Monday, October 29, 2007

See This...

Plot is dead. Lately, I'm really into movies because of how they "feel" more then what happens in them. The Queen of this "feel" is Sophia Coppola. Nothing much happens in her movies (lonely people interact...that's about it...and there's nothing I relate to more then loneliness), but her movies have a very distinct mood and feel to them. Some people say they are boring; I say they are amazing.

Wes Anderson is another auteur whose films have a very distinct look and feel to them. This weekend I saw his latest, The Darjeeling Limited, and like Sophia's movies (yes, we're on a first name basis) the movie is not so much about what happens, but about mood and people and relationships and loneliness and three estranged (and lonely) brothers who take a spiritual journey across India. First, it looks incredible (as all Anderson's films do). My favorite thing about his movies is how they look. You can ALWAYS tell a Wes Anderson film within the first five minutes from the colors and the sets and the shots and the music. And second, his cast of actors (the Wilson brothers, Jason Schwartzman, Bill Murray who always give their best performances) never cease to make me laugh and break my heart.

The Darjeeling Limited, perhaps more then any of Anderson's other films, feels emotionally real (well, real in a crazy, colorful parallel universe). My friend Garney said, "I loved how this film felt more organic than Anderson's other films. The film was more of a shared experience with the characters, and not just an obvious trajectory of plot development. I think a lot of that is because of Roman Coppola's contribution." I totally agree. Roman Coppola, who co-wrote the film, is, like his sister, terrific with look and feel (rent his film CQ for evidence). Anderson benefits from his collaboration with Coppola, and The Darjeeling Limited is probably his best film after Rushmore (I also noticed Marc Jacobs, who sites Sophia Coppola as his muse, designed the luggage in the film (which is as much a character as the three brothers to some extent). What I wouldn't give to be a part of that friend group). The audience and the three brothers share the journey across India, their realization of the importance of family and their release of years of heavy emotional baggage. We've all been there (well, maybe not journeying across India, but the rest for sure) and when you leave, you feel just like the characters...better for the experience.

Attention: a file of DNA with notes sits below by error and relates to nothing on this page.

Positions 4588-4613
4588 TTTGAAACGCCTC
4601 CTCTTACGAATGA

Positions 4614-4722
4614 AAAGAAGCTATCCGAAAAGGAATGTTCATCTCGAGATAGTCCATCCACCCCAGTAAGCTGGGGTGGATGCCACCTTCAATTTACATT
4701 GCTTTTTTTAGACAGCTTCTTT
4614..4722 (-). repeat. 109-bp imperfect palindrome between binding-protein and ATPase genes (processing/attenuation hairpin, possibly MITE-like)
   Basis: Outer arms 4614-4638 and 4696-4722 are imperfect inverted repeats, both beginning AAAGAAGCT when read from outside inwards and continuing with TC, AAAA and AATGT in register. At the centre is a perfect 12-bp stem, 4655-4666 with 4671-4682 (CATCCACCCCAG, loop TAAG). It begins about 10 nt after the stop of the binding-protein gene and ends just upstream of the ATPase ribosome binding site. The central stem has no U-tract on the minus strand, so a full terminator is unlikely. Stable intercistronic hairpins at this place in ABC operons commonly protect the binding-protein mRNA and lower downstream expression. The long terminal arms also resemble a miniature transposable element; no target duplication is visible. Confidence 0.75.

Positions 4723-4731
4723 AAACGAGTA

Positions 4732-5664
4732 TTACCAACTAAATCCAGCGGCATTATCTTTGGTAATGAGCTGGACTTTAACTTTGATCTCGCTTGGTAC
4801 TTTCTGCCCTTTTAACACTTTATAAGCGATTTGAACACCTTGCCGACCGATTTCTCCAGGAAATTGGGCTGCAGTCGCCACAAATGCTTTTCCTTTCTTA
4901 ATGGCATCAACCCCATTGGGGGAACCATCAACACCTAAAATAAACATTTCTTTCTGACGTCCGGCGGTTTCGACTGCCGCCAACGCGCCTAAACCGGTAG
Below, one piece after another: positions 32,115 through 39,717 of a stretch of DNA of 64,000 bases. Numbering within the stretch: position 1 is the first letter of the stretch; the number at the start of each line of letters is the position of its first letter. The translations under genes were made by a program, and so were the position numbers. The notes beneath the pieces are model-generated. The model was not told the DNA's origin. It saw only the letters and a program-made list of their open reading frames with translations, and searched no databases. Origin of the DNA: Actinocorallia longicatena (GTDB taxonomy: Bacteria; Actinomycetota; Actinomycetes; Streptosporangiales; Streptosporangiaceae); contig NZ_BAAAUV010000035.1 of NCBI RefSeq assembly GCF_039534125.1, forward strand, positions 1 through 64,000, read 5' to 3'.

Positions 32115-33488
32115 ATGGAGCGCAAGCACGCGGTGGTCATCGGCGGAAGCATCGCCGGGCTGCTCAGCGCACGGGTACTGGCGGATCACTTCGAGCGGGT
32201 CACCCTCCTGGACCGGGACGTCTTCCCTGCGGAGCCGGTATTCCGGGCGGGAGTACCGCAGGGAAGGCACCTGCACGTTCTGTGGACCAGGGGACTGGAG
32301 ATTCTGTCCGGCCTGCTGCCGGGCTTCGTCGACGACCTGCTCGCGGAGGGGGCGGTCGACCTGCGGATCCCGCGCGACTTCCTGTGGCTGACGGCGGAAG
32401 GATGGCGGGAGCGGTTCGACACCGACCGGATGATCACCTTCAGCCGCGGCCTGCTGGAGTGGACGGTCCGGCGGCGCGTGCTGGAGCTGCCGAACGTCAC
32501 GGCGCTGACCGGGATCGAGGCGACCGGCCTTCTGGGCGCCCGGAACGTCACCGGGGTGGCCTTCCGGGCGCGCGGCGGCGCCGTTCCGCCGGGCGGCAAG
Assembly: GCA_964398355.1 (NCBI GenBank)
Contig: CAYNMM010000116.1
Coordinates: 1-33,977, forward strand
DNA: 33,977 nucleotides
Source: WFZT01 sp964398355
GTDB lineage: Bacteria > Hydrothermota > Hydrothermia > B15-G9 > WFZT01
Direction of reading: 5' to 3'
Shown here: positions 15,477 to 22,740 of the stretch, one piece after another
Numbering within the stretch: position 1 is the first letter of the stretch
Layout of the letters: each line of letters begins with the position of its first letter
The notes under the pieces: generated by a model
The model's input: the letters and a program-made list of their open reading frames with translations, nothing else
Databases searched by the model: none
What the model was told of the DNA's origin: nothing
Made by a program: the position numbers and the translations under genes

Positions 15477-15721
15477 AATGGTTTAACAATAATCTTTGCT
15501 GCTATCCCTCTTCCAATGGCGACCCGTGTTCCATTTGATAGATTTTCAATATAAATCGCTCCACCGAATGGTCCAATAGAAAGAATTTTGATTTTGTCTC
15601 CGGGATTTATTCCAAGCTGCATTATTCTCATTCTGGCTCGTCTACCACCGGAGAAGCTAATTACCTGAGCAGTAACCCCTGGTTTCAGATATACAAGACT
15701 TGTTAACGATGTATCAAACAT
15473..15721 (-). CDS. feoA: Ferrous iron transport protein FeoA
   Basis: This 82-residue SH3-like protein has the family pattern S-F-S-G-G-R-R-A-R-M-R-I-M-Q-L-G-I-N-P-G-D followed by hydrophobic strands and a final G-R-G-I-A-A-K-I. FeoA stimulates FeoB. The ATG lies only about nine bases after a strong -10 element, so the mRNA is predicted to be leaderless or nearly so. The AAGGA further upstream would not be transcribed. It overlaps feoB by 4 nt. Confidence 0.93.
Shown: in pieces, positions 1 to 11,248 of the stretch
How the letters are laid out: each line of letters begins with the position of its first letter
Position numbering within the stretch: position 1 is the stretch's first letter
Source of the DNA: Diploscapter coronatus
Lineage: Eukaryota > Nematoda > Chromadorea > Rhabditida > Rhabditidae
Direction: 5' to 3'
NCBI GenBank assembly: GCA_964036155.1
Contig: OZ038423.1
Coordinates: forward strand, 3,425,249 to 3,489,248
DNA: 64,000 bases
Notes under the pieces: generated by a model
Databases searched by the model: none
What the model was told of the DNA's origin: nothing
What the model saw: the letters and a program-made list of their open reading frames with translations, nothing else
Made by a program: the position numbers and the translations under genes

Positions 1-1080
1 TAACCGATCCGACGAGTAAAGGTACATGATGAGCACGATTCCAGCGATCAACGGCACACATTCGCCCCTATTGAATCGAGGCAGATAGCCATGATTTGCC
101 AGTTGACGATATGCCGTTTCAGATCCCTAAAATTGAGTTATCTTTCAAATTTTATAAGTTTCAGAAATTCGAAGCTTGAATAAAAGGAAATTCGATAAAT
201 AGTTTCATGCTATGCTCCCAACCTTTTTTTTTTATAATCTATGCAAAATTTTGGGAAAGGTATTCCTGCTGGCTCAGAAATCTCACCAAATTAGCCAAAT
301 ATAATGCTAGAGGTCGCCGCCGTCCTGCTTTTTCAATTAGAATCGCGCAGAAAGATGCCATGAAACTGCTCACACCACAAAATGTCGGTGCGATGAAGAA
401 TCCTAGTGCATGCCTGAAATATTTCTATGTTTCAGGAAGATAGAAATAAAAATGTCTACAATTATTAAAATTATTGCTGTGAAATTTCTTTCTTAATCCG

(I apologize for this cheezy/pretentious movie review. It's what came out)

1 comment:

Garney said...

Very well said. Especially the part where you quote me.